In OECD findings on legal protection against sexual harassment in the workplace, countries were ranked based on a 0-1 index, 0 indicating that there is legislation in place to protect women from violence in the workplace and 1 indicating that there is no legal protection for this kind of situation. Sweden and Norway both claim rankings of .25 when it came to legal protection against sexual harassment in the workplace. In cases of legal protection from rape, Sweden and Iceland had .25 index while Norway had an index of .50.
As for Scandinavian women who report that they have experienced physical and/or sexual violence from a partner at some point in their lives, Iceland had the lowest at 22%, Norway and Sweden came in at 27% and 28% respectively, and finally Denmark, with 32% of Danish women reporting having experienced some form of abuse from a partner. As with any statistic, it is important to keep in mind the numbers that don’t always make it onto the graph, such as the number of women who were too afraid or unable to report abuse.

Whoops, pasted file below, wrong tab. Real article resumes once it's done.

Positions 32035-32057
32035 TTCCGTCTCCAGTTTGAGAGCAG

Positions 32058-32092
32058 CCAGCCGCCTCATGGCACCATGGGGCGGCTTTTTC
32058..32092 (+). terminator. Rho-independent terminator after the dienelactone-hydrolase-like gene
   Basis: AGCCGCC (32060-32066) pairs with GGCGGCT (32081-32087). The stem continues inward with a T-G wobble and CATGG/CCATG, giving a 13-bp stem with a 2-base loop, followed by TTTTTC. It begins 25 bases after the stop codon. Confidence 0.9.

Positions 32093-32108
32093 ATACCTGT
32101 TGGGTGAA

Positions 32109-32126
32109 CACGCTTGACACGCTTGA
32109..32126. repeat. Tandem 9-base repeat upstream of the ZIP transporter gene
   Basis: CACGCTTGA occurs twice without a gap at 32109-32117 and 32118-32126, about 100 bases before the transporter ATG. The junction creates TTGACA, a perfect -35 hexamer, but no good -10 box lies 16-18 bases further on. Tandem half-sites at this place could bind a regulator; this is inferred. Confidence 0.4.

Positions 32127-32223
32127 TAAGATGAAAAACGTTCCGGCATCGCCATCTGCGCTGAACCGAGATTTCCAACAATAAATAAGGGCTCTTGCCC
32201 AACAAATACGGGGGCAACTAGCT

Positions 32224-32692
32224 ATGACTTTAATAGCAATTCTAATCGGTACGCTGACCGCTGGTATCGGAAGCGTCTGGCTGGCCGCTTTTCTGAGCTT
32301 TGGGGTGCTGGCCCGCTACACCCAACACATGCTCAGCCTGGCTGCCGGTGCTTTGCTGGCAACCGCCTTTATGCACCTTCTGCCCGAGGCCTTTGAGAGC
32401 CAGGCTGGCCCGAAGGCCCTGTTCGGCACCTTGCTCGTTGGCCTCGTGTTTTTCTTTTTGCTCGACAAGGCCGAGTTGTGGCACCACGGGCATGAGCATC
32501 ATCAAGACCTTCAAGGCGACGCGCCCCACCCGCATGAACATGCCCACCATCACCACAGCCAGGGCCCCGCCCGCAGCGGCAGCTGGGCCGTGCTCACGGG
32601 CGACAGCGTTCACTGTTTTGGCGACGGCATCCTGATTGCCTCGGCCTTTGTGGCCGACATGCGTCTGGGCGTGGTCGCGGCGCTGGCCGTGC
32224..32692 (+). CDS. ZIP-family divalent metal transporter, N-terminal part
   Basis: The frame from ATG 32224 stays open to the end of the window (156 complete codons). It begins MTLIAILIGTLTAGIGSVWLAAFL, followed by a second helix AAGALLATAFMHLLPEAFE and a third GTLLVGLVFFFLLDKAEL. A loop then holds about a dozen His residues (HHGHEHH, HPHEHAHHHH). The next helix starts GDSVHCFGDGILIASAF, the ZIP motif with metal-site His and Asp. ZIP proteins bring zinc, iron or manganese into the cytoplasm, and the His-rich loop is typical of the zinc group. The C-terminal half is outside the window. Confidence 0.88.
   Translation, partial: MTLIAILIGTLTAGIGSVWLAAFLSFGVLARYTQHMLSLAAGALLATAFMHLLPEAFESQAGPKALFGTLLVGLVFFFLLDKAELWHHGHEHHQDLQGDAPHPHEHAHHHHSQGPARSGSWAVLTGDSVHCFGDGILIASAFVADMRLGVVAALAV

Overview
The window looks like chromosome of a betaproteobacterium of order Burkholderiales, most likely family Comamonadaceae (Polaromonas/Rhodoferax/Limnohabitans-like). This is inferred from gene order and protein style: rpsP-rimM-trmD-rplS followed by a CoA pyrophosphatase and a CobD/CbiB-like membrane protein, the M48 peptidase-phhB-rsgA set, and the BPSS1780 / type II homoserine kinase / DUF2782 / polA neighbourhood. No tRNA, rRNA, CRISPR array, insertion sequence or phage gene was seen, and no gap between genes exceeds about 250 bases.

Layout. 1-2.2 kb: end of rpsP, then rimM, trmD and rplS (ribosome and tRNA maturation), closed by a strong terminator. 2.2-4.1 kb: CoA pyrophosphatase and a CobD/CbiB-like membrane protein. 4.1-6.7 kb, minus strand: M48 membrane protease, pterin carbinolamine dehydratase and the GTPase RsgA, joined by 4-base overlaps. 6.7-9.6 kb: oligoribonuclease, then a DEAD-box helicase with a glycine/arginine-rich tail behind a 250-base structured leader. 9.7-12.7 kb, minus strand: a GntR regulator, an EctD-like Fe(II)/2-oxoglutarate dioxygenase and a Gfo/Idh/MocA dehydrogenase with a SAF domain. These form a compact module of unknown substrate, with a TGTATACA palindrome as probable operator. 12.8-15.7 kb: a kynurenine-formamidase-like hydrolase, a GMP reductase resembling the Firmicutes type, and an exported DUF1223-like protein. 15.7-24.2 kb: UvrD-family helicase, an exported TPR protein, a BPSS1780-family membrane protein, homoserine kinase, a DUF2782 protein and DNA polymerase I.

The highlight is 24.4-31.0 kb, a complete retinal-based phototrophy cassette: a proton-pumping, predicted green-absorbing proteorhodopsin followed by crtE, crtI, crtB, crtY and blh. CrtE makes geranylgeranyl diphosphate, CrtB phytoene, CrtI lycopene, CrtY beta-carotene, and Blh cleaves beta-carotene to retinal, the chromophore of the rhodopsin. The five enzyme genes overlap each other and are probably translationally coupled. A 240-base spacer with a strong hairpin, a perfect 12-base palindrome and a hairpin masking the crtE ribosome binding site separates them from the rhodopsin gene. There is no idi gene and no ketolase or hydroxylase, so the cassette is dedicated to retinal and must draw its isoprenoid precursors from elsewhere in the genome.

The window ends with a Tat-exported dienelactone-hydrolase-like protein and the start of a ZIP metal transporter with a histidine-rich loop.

Fighting for Every Woman
Where do women of color, the LGBTQI+ community, immigrant women and refugee women figure into these statistics? Unfortunately, there is less research done on these groups in Scandinavia and therefore fewer current and relevant statistics to cite.
A 2015 study “The Gender Earnings Gap Among Immigrants in Sweden” attempted to compare earnings between, first, immigrant vs. native Swedes, and second, immigrant women vs. immigrant men compared with native women vs. native men. The study found that while immigrants earned, on average, less than Swedish natives, the wage gap according to gender per immigrant group was actually smaller.
Scandinavia has been considered progressive overall in the area of LGBTQI+ rights, with Sweden leading the way. In particular, Sweden has been a world leader in trans rights and is the first country in the world to allow people to legally change their gender after sex-reassignment surgery. Since 1987, workplace discrimination against LGBTQI+ people has been illegal in Sweden. In addition, Denmark was the first country in the world to legalise same-sex marriage, and workplace discrimination on the basis of sexuality has been illegal since 2004. Although these protections do not, of course, mean that discrimination doesn’t occur, they are an indication of both legal and social progress at the very least.